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  • Writer's picturePeris Wambui

Validity of Data Subjects Giving Consent for Processing of Their Data in Kenya

Data consent in Kenya

In an increasingly connected world, the importance of data privacy and protection is paramount. In Kenya, data subjects are granted certain rights and protections under the law, which include the right to provide or withhold consent for the processing of their personal data.

This article delves into the validity and significance of data subjects giving consent for the processing of their personal data, as outlined in the Kenya Constitution and the relevant data protection laws.


Constitution of Kenya 2010 and Data Privacy


Kenya's Constitution, as promulgated in 2010, serves as the supreme law of the land and provides the foundation for data protection and privacy. Several key provisions within the Constitution uphold the rights of Kenyan citizens in relation to data protection:

1.    Right to Privacy (Article 31): This article of the Kenyan Constitution recognizes the right to privacy, safeguarding individuals from unauthorized or arbitrary interference with their privacy, family, home, or correspondence. This constitutional provision forms the bedrock for data protection, underscoring the importance of personal data privacy.

2.    Access to Information (Article 35): Article 35 establishes the right of access to information held by the State or any other person required to exercise or protect any right or fundamental freedom. It underscores the significance of transparency and access by data subjects to their personal data while ensuring it is handled responsibly.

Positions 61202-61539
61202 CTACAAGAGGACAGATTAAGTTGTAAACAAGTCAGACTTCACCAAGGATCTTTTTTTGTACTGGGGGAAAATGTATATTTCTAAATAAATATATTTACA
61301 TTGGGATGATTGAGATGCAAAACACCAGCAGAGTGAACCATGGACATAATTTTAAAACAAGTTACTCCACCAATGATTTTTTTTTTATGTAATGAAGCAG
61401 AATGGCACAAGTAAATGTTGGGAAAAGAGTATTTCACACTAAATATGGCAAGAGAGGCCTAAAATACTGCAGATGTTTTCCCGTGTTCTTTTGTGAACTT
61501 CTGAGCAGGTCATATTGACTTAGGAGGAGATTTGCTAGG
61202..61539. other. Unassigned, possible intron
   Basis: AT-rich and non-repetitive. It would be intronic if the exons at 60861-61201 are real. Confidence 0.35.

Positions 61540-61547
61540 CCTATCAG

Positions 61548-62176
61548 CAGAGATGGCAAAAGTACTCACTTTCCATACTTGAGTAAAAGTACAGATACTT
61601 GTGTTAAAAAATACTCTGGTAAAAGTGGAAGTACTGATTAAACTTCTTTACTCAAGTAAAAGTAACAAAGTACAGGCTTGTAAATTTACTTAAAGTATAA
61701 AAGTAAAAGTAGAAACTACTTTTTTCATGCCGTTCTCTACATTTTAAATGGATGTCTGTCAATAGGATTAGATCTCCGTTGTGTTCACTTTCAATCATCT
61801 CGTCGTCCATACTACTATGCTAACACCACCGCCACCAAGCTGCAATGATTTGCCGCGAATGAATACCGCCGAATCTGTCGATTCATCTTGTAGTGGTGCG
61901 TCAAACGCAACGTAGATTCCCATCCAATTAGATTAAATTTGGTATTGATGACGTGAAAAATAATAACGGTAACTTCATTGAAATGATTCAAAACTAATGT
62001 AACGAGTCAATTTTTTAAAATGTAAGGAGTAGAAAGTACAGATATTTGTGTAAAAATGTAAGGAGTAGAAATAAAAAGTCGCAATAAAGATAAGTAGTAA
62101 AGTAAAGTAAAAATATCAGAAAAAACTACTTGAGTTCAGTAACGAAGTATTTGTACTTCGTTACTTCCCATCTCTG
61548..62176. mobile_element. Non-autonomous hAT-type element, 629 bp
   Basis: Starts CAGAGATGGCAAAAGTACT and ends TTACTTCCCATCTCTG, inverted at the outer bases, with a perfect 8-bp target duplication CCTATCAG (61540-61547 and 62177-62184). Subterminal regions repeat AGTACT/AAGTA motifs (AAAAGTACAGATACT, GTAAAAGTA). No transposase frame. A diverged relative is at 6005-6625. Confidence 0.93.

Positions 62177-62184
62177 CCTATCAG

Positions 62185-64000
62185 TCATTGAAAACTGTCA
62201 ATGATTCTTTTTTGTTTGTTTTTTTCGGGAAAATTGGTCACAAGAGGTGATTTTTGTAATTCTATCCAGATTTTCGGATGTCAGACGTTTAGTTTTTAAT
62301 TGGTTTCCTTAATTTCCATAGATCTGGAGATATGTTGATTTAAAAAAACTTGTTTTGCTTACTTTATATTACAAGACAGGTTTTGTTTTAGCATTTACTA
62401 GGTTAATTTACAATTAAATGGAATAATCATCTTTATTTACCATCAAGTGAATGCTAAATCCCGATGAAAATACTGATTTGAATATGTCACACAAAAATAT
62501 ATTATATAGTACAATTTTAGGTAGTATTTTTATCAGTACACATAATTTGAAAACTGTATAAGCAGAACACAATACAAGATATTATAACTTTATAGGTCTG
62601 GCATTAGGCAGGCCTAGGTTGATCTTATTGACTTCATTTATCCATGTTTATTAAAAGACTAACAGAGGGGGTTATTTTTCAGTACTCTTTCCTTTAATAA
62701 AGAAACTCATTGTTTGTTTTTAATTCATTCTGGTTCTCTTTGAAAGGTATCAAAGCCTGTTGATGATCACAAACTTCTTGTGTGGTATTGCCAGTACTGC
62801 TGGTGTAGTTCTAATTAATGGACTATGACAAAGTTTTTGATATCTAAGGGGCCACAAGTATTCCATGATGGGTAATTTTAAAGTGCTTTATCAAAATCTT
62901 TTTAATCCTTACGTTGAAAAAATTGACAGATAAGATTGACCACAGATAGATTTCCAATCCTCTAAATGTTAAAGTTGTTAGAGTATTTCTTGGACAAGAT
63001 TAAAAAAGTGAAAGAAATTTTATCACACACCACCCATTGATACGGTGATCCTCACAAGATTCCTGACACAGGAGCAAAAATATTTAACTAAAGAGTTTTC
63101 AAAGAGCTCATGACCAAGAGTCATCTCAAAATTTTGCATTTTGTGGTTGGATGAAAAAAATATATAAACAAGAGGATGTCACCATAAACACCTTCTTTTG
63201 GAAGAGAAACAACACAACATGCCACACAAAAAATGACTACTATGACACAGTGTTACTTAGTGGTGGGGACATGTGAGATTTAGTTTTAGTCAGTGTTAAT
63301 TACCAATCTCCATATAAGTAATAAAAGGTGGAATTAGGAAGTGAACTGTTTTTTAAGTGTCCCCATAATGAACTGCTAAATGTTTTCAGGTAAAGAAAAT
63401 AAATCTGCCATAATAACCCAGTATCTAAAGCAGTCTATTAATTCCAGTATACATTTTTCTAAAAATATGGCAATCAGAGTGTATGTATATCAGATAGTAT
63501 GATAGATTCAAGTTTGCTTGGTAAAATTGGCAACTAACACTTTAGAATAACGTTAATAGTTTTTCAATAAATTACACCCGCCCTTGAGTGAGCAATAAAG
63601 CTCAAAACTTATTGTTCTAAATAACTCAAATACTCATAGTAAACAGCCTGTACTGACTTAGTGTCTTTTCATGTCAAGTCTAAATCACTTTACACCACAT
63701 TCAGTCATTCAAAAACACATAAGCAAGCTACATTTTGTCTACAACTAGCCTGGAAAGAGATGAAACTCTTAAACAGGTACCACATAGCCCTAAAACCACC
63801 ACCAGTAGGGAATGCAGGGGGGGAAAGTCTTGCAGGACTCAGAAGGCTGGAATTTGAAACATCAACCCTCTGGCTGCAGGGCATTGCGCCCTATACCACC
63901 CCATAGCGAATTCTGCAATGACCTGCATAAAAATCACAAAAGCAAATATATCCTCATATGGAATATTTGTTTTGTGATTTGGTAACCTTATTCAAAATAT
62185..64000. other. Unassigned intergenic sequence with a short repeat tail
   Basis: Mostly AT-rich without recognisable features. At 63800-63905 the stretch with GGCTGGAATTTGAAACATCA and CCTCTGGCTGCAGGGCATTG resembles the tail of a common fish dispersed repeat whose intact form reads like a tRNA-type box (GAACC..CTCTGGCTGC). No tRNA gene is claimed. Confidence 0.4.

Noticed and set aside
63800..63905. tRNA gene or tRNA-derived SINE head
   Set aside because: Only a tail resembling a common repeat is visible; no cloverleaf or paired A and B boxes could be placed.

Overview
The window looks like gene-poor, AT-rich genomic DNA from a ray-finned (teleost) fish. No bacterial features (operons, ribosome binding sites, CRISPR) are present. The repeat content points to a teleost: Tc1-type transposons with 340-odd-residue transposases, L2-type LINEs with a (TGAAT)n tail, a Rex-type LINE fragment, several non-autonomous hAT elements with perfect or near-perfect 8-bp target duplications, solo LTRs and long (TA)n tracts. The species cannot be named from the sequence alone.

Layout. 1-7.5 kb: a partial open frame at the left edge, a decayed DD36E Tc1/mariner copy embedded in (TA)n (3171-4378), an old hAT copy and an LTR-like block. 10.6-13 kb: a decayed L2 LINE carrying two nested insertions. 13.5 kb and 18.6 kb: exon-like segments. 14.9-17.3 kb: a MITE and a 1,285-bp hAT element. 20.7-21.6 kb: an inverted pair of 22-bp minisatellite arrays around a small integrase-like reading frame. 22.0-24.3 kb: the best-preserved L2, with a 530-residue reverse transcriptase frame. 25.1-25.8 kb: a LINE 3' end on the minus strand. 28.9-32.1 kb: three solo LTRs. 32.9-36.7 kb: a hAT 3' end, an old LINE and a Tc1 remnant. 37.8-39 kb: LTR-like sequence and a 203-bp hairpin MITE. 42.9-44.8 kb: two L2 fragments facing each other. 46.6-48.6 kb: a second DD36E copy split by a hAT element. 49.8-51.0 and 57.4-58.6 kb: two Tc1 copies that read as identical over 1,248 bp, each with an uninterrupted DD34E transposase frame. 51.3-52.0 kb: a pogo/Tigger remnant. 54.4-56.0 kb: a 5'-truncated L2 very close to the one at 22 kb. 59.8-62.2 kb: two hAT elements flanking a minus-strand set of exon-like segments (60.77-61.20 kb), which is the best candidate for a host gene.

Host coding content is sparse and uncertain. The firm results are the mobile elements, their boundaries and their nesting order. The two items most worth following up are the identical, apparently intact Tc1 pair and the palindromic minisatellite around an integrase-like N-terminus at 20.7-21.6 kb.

Data Protection Laws in Kenya

Kenya has also enacted specific data protection laws that emphasize the importance of consent and provide a comprehensive framework for data protection:

1.    Data Protection Act, 2019: The Data Protection Act is a pivotal piece of legislation that outlines the various aspects of data protection in Kenya. The Act contains numerous provisions emphasizing the importance of obtaining valid consent from data subjects, including:

(a) Conditions of consent (Section 32): Section 32 of the Data Protection Act places great importance on obtaining explicit, informed, and unambiguous consent from data subjects before processing their data. Consent is a fundamental requirement for lawful data processing.

(b) Data Protection Principles (Section 25): The Act outlines key data protection principles, including data minimisation, purpose limitation, and data security, all of which are closely tied to obtaining and respecting data subjects' consent.

(c) Data Subject Rights (Section 26): The Act defines and recognizes the rights of data subjects, including the right to access, correct, and object to the processing of their data. Valid consent ensures that data subjects retain control over their information.

3. The Data Protection (Complaints Handling Procedure and Enforcement) Regulations

4. The Data Protection (General) Regulations. 

5. The Data Protection (Registration of Data Controllers and Data Processors) Regulations


Validity of Data Subjects Giving Consent

The validity of data subjects giving consent for the processing of their data is not just a procedural requirement, but also a fundamental principle of data protection in Kenya. The law recognizes that obtaining valid consent is central to ensuring that individuals retain control over their data.